Both Wilkinson and Dr. Tim Fohl, who has investigated a number of mysterious New England structures, have noted that the surrounding berm seems to be too far out of proportion to the center structure to indicate a house and center chimney. “It would be an odd looking house, perched on top of those walls,” Fohl said. “If there was a house there, it would have been a tiny thing, and to have that chimney in the middle, there wouldn’t be much room left for the people living there.”

But Rolando says it wouldn’t be unusual to find a small house and a large chimney. “When people first settled, they tended to build their first structure very small, just living space. As they prospered, they’d add on to the building and the original house would become just one of the rooms.”

There have been other explanations, as well. One group that heard about the structure and conducted a more spiritual investigation of the site offered unconventional explanations. One woman wrote that, gazing at the site, she was “transported” back in time to the site, where she saw a man named “Tohrtul,” an ancient Celt, whose boat was buried on the property. She also suggested that there had been a large labyrinth on the property that was used for interdimensional travel, teleportation, healing, and rites. The woman also identified the stone structure as Tohrtul’s burial site.

Another observer also called the structure a barrow, a type of stone burial structure, containing the remains of five people. This observer suggested the builders came from the Iberian Peninsula 5,000 years ago.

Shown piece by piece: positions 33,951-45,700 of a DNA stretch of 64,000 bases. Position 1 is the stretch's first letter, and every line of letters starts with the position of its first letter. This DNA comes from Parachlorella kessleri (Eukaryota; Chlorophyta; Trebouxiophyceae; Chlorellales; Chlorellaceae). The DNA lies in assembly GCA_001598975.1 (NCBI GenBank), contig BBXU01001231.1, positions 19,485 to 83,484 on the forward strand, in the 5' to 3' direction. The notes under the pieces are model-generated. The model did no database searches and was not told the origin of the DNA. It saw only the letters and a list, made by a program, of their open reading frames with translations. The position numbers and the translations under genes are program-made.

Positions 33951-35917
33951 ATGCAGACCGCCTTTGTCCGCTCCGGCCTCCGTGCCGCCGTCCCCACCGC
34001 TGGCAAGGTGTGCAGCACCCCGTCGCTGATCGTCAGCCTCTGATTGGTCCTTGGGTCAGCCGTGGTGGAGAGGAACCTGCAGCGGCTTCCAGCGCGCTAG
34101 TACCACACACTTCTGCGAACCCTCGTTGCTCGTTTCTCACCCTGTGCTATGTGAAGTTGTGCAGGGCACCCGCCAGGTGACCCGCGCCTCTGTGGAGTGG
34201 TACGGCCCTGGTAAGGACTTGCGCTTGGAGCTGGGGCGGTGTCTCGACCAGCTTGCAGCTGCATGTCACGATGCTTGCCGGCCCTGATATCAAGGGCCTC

Other observers suggested a Sumerian or Phoenician connection, that the builders came to the area 12,000 years ago, and that they may have communicated with extraterrestrials. Energy, they said flows throughout the site, around the structure, and in line with nearby rock formations.

Wilkinson began excavating the site in 2010. While working in the central stone structure, he did find a cavity, but he says it was too small for a chimney, and there was no sign of fire on the stones. He also notes that the central structure appears to have been purposely laid to form a sort of pyramid shape.

Rolando says the old chimney simply collapsed to one side, creating the pyramidal appearance.

During his excavation Wilkinson also found an iron pot containing what appear to be wood ashes in a recessed area in the cobbled floor of one of the pits in front of the center structure. In another area, he found several old bricks. The site also yielded an old china plate as well as a broken glass bottle and several tin cans that appear to be from a more modern era.

Wilkinson says he no longer believes the structure is connected to Native Americans, but he’s not convinced it was a dwelling. He suggests the possibility of a brick kiln at the site, or some other kind of commercial activity. He’s still looking for a definitive answer – if it was a house, whose house was it? When was it built? If it was something else, then what? Town land records haven’t yielded any answers. Wilkinson says he’d just like to know if the site has any historical significance.

“It has been a fascination to me,” says Wilkinson of the site and the theories it has generated. “It has been 14 years since I found the structure, and I still have no idea what it really is.”